Unfortunately, neither of us were able to get out to a Chick-Fil-A franchise last week in support of "Chick-Fil-A Appreciation Day," but it's probably safe to say that we would both work much harder to set aside our daily work routines to witness the (improbable) introduction of Jirom, a native of Eritrea, to Thomas Menino and Rahm Emanuel.
Featured in a recent article by Katelyn Beaty, editorial director of the "This Is Our City" series for Christianity Today, Jirom (along with many others) has benefited enormously from the Christian ethics that undergird the Chick-Fil-A organization and very often inspire its owner/operators.
While Menino and Emanuel have sought to use their considerable influence as mayors in two major American cities to wreak economic damage on the Chick-fil-A organization as a result of its CEO's stance on gay marriage (however humbly verbalized), both Jirom and franchise owner Erik Devriendt breathe a huge sigh of relief that neither of these political figures is able to exert any influence in their hometown of Richmond, Va. As we read the overwhelmingly positive and life-affirming story coming out of Richmond, we both have to pause and wonder how long it might be before it becomes commonplace for a publicly-stated opinion to bring about serious legal and financial backlash, simply because those opinions are not in keeping with the latest boundary-pushing social change going on in our country?
Whether you affirm the viability of gay marriage or take the more traditional view against legalizing same-sex unions, the larger issue here should trouble all of us. A businessman has stood up and indicated he holds an opinion regarding gay marriage. We don't see that he's purposefully making business decisions that marginalize or persecute those who don't agree with his opinion, and yet the result is that he is being threatened by elected officials simply for holding that opinion.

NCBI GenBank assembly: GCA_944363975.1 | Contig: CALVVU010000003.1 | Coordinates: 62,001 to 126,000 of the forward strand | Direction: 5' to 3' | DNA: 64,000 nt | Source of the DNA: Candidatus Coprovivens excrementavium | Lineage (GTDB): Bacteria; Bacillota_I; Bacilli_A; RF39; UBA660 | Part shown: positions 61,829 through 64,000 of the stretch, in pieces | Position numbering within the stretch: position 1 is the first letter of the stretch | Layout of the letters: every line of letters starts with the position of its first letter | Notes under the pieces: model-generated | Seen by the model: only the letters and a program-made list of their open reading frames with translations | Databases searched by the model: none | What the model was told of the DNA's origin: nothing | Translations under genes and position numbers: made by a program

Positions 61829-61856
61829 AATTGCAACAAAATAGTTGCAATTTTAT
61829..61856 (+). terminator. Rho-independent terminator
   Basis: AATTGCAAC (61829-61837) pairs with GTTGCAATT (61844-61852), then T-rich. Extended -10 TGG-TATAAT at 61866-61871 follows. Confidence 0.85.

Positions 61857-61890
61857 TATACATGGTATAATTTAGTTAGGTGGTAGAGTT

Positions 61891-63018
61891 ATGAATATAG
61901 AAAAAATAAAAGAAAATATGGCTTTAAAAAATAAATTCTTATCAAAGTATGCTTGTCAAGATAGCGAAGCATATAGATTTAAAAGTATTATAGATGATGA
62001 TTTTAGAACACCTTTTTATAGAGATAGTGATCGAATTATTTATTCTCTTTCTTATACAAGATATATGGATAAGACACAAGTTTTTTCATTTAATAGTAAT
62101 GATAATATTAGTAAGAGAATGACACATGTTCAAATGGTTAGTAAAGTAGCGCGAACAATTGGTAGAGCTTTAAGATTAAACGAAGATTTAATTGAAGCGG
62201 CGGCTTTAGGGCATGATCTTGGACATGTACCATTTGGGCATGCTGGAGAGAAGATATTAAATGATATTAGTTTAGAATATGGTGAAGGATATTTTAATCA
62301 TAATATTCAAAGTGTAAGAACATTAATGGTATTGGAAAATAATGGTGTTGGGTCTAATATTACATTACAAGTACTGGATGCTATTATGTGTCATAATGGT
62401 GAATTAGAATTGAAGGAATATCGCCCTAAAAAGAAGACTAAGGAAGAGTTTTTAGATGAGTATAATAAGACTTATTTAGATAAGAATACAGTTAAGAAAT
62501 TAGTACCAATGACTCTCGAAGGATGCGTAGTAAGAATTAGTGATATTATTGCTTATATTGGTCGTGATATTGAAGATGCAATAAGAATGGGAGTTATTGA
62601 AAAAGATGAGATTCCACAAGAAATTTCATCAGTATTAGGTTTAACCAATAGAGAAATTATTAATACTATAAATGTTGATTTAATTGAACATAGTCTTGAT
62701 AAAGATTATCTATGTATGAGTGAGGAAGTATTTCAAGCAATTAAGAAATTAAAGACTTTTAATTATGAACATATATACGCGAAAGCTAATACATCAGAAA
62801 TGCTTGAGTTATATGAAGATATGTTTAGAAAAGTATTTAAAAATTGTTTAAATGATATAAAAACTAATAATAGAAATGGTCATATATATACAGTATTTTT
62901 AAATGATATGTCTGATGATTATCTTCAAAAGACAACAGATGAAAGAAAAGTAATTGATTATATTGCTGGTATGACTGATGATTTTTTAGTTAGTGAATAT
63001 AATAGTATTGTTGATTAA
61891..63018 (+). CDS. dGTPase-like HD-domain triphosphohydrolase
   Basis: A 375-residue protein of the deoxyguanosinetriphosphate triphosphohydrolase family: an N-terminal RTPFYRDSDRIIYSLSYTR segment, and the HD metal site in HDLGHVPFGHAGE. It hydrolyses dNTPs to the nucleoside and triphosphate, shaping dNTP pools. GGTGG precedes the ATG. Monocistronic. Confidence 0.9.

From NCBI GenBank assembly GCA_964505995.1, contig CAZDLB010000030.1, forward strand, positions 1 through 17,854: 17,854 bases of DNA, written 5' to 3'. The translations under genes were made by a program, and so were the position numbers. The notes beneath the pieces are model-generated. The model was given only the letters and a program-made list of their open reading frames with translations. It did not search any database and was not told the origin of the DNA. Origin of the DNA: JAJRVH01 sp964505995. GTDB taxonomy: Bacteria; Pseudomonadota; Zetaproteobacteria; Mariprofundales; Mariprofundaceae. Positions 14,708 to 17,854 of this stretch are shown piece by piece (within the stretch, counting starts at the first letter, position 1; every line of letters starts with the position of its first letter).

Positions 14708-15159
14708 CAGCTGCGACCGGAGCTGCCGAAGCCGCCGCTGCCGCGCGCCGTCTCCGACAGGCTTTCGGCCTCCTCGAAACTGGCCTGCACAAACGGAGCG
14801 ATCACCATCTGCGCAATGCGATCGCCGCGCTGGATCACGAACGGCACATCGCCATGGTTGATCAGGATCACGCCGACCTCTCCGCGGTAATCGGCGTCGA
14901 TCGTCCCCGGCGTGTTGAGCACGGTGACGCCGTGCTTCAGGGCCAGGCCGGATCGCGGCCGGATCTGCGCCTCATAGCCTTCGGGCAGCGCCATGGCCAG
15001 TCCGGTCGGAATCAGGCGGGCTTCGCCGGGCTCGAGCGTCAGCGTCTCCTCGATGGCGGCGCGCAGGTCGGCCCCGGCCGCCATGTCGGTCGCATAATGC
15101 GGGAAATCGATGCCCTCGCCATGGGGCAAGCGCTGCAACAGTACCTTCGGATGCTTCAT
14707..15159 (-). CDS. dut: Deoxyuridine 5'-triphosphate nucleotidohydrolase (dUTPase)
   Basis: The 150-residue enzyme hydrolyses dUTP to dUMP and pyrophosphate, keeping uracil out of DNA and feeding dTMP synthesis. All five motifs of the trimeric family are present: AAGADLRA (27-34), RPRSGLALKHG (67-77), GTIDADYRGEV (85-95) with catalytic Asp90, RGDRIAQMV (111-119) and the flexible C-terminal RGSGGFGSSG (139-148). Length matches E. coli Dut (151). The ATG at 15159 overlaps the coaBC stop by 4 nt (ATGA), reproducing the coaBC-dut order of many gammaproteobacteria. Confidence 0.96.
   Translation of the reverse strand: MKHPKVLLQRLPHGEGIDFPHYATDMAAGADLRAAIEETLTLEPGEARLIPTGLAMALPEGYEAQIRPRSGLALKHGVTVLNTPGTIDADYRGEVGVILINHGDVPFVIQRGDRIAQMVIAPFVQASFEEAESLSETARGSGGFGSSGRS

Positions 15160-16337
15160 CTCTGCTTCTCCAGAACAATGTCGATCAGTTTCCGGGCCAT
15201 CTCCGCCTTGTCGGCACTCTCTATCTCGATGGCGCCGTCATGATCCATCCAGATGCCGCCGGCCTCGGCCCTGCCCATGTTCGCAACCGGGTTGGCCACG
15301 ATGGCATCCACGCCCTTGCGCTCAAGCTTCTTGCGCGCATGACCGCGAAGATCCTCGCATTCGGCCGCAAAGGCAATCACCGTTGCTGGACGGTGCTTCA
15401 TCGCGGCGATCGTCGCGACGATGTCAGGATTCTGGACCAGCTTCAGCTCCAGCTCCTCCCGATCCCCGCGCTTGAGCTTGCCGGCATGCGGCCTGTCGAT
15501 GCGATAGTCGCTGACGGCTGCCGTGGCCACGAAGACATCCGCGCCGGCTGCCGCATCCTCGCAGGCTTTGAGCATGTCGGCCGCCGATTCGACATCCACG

Can we all just pause and think more deeply about this for a minute? Are we all in favor of having one group's agenda – whatever the issue – so forcefully pressed upon our culture so as to redefine what is OK for us to even believe and speak openly about?
The New York Times' opinion writer Ross Douthat pointed out in his July 31 article "Chick-Fil-A and Social Change" that "the very language of the movement (to legalize gay marriage) is explicitly designed to exert this kind of pressure: By redefining yesterday's consensus view of marriage as 'bigotry,' and expanding the term 'homophobia' to cover support for that older consensus as well as personal discomfort with/animus toward gays, the gay marriage movement isn't just arguing with its opponents; its pathologizing them, raising the personal and professional costs of being associated with traditional views on marriage."
As Christians, we hold the culturally-unpopular belief that truth is singular and exclusive (John 14:6); this belief can often provide cause for relational strife. We get it. How much more unpopular does the Christian worldview become when it collides with the modern god of our American era, namely an unrestrained sexuality in all its forms? But until quite recently – say, the past 20 years – we have all had the ability to recognize points of exclusion and division and yet affirm every individual's right to maintain their own belief system.
For us, it seems the height of irony that those pressing for a "more inclusive" worldview are no longer satisfied with the simple freedom to live within our social structure and make choices for themselves about what they believe and value. Rather, there is a growing desire to establish a belief system that will unapologetically label competing worldviews as "wrong," "bigoted" and "homophobic," along with a willingness to enact legislation against the free-market entrepreneurship that has contributed so much to what makes this country great.
Are we, as American citizens, really prepared to have our views "pathologized" by any special interest group and our freedom to live out our own beliefs threatened with punitive legal and financial sanctions if we don't support the agenda of said group?
For our part, we are encouraged to read story after story of faithful believers who are relentlessly seeking after the good of the city, as Christians have been commanded (Jeremiah 29:4-7). We applaud the efforts of businessmen, such as Erik Devriendt, who quietly work for the good of the city in which God has placed them. And we mourn the loss of civilized discussion and debate that was once a point of pride for being an American. It would seem that the twilight of everyone's right to politely disagree is very much at hand.